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Chinese name
Traditional Chinese網巾
Simplified Chinese网巾
Korean name

Wangjin is a kind of traditional headband worn by adult men in Chinese Ming Dynasty, Korean Joseon period, Vietnam Later Lê dynasty to Nguyễn dynasty and Ryukyu Kingdom to hold their hair in place after the topknot is done. It is usually made by weaving dyed horsehair.


According to the legend, the earliest people who wore wangjin were the Taoist priest. One day, The Hongwu Emperor of Ming Dynasty wore common clothes to visit the folk and he saw a Taoist priest wore wangjin on top of his head. The Emperor asked the Taoist priest what is it and then the Taoist priest answered "This is wangjin, wear it on top of your head, then your hair will gather together" (ref. "此曰網巾. 裹以頭, 則萬髮俱齊"). The Emperor was really satisfied with this answer that contained meaning of united the country. After the Emperor returned to his palace, he ordered that all the men in the country including the emperor to the ordinary people must wear wangjin on their head. Since then, Wangjin became common headgear of adult men in the entire country. After the collapse of the Ming Dynasty, the Manchu people established the Qing Dynasty, and due to the Manchu government policy that banned Chinese people from wearing Hanfu and forced them to shave their hair and wear a queue, the use of wangjin in China came to an end.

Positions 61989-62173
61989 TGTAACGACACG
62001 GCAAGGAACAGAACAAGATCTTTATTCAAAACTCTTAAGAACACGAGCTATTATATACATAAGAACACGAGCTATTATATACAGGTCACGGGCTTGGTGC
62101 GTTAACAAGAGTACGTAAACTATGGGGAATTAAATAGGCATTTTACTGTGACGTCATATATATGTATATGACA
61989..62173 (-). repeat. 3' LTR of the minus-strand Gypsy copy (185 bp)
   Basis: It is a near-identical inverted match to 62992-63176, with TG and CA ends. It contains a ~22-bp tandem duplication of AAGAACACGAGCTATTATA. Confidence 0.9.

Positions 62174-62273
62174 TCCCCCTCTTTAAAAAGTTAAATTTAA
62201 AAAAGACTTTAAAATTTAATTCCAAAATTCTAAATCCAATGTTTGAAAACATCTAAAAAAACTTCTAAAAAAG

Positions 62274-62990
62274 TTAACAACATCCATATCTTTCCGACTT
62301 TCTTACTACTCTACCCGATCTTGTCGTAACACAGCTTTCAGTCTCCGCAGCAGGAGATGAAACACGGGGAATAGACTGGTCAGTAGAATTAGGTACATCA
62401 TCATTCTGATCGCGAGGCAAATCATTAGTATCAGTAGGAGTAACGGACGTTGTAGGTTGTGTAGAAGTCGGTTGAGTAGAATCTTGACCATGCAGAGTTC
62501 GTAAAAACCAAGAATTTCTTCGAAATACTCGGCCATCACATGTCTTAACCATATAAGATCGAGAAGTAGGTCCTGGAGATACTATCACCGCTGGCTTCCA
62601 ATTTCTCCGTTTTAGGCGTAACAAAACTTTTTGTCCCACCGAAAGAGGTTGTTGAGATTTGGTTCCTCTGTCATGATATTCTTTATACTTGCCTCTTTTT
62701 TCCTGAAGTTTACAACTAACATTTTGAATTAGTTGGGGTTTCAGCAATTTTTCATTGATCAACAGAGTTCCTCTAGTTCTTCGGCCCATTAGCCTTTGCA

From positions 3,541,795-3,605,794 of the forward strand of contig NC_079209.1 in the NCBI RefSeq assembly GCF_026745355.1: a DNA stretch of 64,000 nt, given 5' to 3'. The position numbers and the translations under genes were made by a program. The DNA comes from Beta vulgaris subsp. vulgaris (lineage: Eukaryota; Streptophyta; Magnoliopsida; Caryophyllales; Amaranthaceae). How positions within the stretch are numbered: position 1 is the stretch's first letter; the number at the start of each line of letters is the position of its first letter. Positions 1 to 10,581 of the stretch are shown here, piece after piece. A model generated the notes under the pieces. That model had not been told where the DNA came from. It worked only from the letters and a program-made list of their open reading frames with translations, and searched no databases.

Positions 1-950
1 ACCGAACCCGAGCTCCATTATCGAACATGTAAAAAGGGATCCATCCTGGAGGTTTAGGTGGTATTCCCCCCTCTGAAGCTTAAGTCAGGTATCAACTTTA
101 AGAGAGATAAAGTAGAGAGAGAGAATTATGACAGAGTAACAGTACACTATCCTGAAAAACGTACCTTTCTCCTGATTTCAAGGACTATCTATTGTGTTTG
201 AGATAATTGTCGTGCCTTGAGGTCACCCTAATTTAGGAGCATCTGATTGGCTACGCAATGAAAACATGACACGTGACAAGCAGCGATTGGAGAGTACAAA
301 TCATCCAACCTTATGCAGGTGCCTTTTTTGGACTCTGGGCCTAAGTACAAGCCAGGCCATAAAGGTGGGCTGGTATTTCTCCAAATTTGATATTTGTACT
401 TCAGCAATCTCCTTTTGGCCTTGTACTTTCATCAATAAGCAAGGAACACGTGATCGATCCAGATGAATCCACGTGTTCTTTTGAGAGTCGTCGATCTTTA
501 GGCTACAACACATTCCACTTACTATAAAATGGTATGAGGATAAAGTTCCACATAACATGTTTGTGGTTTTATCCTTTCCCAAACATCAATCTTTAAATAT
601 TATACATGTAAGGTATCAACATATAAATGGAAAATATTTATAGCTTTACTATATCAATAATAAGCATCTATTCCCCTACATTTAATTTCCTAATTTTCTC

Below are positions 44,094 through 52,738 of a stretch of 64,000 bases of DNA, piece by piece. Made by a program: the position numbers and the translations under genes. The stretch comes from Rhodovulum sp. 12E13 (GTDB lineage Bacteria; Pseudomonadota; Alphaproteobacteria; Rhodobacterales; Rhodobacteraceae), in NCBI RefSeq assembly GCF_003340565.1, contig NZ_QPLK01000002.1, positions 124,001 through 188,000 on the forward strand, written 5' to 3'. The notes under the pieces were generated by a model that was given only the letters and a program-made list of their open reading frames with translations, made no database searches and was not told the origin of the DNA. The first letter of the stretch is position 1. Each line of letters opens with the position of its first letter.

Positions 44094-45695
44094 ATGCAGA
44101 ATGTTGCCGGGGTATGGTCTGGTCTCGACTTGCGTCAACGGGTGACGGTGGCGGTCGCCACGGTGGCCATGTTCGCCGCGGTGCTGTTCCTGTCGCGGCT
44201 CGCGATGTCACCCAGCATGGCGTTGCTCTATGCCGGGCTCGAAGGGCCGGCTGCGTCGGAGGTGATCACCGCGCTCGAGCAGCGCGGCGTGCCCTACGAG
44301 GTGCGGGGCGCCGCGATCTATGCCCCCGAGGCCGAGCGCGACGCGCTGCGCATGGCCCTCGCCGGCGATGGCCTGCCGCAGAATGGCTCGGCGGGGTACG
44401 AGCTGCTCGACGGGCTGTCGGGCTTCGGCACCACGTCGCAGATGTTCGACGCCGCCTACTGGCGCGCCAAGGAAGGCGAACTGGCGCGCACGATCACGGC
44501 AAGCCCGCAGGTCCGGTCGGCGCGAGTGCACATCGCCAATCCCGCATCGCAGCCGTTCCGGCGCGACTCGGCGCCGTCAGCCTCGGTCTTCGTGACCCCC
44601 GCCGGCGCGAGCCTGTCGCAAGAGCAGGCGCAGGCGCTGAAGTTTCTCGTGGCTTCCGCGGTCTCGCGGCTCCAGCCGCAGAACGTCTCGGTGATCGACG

Similar to Hanfu, wangjin also spread to neighboring countries that had tributary relationships with the Ming Dynasty, such as Joseon. It is known as manggeon in Korean.

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